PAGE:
I always feel bad when I consider Evil Inc., because I can never quite like it as much as I want to. For one thing, I hate puns. I can tolerate them when they occasionally emerge in Something Positive, and can survive – for the most part – their presence in Dominic Deegan… but with Evil Inc., they are everywhere. It’s the strips formula – when not running through an intense storyline, crank out strip after strip of silly puns.
In the words of a better man than I: “I can’t stand it!”
But… I can’t really find fault with Guigar for this. He likes puns – I don’t. I can’t blame him for that – different tastes are just that, and sometimes, we’re just not the audience a comic – or an aspect of it – is aimed at. So when the puns show up, as they inevitably do, I skim on by and wait for more story.
Unfortunately, there is an element to the comic that I’m less than satisfied with. Don’t worry – as may be obvious, I clearly read the strip, and I’ll get to why in good time. But the one biggest thing that constantly gives me pause when reading it… is that it is built around what appears to be a horrifically flawed premise.
The main concept behind the comic is that Evil Atom, a supervillain who started to feel his age, decided to create a company for supervillainry, with the idea that you could get away with more evil if you did it legally.
Ok. Not a bad thought. A new take on the superhero genre, and one that gives the opportunity to turn a lot of standard elements on their head – which Evil Inc. gleefully does all the time.
But it also, unfortunately, never manages to actually convince me that it is true. The company is constantly involved in all sorts of standard supervillainry… without ever explaining how they get away with it legally, aside from the fact that Guigar says so.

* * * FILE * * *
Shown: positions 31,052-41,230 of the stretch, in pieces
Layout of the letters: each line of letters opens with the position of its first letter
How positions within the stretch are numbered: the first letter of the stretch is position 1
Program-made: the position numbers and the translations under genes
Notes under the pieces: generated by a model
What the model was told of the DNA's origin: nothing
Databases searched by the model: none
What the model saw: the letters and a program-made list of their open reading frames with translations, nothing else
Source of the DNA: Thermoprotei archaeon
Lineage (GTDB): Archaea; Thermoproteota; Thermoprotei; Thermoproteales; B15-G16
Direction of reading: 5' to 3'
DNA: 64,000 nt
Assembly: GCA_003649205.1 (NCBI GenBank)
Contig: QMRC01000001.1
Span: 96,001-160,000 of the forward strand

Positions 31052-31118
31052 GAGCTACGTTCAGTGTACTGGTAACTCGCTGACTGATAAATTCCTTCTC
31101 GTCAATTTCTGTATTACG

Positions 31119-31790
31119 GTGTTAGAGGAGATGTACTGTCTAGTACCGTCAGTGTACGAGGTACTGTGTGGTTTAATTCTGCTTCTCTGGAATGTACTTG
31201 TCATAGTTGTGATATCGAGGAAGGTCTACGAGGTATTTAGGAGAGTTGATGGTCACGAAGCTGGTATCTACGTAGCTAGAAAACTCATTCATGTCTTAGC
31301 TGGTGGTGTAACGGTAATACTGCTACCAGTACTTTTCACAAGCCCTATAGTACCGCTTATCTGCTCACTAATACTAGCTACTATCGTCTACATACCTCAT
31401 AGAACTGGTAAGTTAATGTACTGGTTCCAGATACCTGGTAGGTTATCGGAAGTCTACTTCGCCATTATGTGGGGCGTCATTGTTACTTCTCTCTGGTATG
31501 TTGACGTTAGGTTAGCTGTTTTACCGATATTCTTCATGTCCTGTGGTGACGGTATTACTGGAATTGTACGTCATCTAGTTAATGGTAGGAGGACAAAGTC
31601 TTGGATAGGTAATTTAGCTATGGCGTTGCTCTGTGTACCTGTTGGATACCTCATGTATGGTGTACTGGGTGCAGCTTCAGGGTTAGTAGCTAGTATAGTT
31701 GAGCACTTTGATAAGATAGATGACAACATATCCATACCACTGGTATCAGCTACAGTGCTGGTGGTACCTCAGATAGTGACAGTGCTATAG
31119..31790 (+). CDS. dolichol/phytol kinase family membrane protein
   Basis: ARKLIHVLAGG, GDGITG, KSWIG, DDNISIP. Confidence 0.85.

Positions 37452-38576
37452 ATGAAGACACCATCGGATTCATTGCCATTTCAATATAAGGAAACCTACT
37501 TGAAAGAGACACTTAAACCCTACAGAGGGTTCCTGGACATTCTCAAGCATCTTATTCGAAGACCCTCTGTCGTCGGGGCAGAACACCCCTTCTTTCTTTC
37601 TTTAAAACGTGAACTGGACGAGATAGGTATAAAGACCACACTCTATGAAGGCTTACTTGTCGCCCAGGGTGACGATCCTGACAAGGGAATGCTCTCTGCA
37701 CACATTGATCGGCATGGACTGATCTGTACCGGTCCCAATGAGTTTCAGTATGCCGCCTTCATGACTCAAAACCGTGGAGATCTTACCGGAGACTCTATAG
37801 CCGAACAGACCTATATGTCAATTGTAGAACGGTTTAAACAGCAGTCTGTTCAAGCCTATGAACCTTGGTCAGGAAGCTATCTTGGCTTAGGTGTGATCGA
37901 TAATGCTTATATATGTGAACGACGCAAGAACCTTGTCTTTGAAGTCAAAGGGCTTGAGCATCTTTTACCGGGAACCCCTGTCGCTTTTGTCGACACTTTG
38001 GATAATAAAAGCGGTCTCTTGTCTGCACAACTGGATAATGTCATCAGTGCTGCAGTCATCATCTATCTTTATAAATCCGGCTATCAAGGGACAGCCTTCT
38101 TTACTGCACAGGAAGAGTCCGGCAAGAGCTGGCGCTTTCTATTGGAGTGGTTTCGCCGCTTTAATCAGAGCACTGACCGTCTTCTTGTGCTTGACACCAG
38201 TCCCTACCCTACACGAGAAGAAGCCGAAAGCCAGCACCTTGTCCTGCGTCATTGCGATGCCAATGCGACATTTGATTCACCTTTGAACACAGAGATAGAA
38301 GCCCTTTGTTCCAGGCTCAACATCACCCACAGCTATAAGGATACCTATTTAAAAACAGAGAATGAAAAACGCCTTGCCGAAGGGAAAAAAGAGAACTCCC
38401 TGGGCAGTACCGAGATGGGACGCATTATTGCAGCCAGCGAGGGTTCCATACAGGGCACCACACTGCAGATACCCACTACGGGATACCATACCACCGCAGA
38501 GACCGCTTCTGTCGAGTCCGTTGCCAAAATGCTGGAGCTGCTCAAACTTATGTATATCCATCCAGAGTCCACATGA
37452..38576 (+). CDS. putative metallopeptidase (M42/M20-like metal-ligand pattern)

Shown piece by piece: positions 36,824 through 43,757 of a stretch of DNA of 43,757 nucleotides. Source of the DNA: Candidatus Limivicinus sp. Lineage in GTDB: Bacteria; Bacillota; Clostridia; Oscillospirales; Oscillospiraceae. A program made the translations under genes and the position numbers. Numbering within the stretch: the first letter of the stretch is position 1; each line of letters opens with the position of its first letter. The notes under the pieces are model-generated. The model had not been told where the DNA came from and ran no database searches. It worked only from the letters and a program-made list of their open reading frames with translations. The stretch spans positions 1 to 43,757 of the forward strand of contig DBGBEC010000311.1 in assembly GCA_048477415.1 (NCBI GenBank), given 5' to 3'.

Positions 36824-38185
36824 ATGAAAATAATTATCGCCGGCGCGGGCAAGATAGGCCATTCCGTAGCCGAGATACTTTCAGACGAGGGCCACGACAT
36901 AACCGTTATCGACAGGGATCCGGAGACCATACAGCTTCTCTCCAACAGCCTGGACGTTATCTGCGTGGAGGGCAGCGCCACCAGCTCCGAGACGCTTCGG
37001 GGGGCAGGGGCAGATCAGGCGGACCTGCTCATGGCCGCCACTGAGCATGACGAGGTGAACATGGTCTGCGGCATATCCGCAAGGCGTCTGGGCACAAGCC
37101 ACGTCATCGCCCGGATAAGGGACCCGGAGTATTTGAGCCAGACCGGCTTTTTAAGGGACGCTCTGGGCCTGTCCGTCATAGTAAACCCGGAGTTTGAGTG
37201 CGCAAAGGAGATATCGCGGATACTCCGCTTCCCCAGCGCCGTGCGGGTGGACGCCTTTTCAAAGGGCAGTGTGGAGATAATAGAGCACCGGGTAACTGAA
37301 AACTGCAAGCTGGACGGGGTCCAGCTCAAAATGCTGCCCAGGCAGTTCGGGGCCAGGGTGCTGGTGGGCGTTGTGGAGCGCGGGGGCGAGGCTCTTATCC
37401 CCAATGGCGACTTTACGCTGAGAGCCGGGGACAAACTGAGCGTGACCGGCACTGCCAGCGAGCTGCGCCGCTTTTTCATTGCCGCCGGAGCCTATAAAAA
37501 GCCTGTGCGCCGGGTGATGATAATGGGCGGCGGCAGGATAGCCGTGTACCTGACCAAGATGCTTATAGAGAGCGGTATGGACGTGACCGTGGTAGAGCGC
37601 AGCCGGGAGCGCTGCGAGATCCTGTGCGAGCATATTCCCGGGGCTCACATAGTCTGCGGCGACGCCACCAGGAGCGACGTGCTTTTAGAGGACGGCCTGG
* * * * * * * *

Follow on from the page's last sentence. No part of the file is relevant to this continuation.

What the strip is actually about is taking a normal supervillain set-up and placing a corporate structure over it, and that’s fine. But the basic premise of the strip – that they are doing all this by the books – is never really justified. (Never mind the fact that many strips indicate they sell useless or misleading products to the majority of their customer base – which, hey, sure, that’s evil, that’s funny… but they aren’t able to convince us how that is good business.)
I know, I know – sometimes, you need to take some things for granted. I mean – this strip is about a world filled with dudes in spandex who defy physics with their every breath, so who am I to argue about realism?
But I’m not arguing that the strip violates the rules of actual reality, because it’s true – it doesn’t have to. But it should be consistent with the internal rules of its own universe, and that is where I see it failing – and it bugs me, because every other strip I find my suspension of disbelief shattered by the fact the strip’s premise is intact through editorial proclamation alone.
So wait – why am I reading this, if I have such an issue with the premise, or the delivery thereof?
It’s because of Captain Heroic. And Miss Match. And Evil Atom. And Iron Dragon. And Oscar. And all the other characters that manage to be entertaining and unique, even while representing the various stereotypes of the superhero genre.
His characters stand out. His storylines about the characters stand out. The dynamic of Captain Heroic and Miss Match was what got me to read the strip in the first place. Evil Atom was never really interesting to me until I saw a bit more of his own personality, his interaction with his family, his background with his old partner – until he congealed as a character, not just a device for the story.
Brad Guigar writes good characters. And if the background of the strip bugs me… well, I’m not reading the strip for that. I’m reading it for the people whose stories happen to take place within that setting – and as long as their stories are good ones, I’m a dedicated fan.